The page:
Tuesday, December 9, 2008

A Note on the Auto Bail-Out

I haven't written anything on the auto bail-out. But as someone who writes on economic matters it's probably something I should mention.

Here's my basic opinion. I have spent a fair amount of time criticizing lampooning the US auto industry. All three companies are run by people who give the word idiot a bad name. And the fact the head of Ford made $50 million over the last 2 years indicates the Board of Directors is just as stupid (I am sure he's not alone -- I just happen to know that number off the top of my head). And no -- this is not the unions fault. The problems rest squarely with management -- you know, the people who are supposed to run the company.

What the auto execs are basically doing right now is using their employees as hostages. At any other time in economic history a bankruptcy the size of GM or Ford would lead to a quarter of negative US growth followed by a resumption of 3%+ growth (maybe two quarters, but you get the idea). Unfortunately, right now the economy cannot afford a bankruptcy of that size without running the risk of that particular event leading to a major and prolonged downswing. It would be like throwing a boulder into a puddle -- the puddle will probably disappear.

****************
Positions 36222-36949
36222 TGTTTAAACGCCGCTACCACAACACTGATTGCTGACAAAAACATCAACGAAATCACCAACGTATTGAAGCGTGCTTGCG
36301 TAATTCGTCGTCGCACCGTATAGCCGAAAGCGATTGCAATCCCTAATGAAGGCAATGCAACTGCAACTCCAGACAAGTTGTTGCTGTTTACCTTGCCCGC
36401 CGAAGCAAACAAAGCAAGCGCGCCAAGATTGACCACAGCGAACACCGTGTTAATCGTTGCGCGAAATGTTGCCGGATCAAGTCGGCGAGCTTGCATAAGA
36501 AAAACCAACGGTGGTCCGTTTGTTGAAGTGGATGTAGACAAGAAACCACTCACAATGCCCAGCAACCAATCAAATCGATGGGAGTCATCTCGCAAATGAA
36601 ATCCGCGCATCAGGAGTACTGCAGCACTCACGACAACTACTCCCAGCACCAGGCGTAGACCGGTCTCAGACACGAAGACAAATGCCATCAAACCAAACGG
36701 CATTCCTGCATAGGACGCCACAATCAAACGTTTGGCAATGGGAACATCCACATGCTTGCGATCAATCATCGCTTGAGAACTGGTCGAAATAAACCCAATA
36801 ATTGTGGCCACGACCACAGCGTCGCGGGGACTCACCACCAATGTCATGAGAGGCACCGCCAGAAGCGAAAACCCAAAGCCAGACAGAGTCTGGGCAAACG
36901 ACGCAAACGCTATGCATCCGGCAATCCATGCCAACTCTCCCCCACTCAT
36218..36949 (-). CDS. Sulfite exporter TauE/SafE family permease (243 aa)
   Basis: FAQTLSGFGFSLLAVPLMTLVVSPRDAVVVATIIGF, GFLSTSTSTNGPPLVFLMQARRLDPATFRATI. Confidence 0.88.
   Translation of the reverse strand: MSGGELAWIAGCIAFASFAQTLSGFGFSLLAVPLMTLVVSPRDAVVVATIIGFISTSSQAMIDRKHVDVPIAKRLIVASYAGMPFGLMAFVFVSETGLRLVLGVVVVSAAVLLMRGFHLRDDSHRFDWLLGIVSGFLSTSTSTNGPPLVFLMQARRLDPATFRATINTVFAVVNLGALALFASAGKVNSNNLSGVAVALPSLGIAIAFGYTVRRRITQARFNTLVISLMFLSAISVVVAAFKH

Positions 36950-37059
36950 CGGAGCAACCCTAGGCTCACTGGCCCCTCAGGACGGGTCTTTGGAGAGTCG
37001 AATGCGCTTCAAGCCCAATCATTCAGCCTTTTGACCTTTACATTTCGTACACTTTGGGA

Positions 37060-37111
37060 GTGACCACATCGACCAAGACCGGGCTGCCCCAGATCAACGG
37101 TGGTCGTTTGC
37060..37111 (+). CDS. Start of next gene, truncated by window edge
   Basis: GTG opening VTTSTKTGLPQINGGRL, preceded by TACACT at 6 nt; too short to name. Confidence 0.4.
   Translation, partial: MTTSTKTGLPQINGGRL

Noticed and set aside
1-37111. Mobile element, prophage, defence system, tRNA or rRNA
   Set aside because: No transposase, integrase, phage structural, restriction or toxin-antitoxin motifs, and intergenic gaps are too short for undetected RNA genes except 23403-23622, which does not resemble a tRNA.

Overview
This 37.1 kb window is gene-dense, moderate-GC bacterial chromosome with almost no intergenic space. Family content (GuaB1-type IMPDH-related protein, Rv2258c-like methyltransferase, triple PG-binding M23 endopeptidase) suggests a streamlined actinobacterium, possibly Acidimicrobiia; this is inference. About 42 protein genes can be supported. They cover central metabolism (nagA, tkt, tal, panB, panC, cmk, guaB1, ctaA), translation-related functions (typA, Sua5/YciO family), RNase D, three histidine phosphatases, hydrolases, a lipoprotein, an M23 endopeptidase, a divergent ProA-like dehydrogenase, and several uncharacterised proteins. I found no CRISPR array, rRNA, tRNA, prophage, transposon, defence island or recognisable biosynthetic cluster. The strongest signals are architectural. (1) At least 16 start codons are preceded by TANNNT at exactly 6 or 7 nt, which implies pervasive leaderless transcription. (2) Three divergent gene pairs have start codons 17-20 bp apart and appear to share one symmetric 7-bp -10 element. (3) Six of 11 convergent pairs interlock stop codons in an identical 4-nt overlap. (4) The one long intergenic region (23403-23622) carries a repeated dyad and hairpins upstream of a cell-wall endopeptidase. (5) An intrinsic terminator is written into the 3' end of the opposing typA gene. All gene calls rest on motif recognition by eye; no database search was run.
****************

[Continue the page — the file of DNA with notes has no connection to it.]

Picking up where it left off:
That being said, I am an incredibly reluctant supporter of the bail-out, not because I think it's a good idea but because letting a US car company go bankrupt would be an incredibly bad idea. As a result, I would attach a ton of conditions to the money. For example, mileage standards would have to improve big-time. The big three's reliance on the SUV business model would go bye-bye. Executive compensation would have to be cut until the companies showed a profit (personally, I would propose a package and then subtract the total compensation for the last 5 years for the Board of Directors and Executives from the package total because these guys clearly didn't earn that money). Major financial cuts at all levels would happen. That means executive fly coach and rent compact cars on business trips. Downsizing from a physical plant and personnel perspective is a must. Simply put, the car companies would still have to face major restructuring. It's simply unavoidable at this point; the US auto industry would look very different when this is all said and done.

Angry Bear adds some really interesting ideas and observations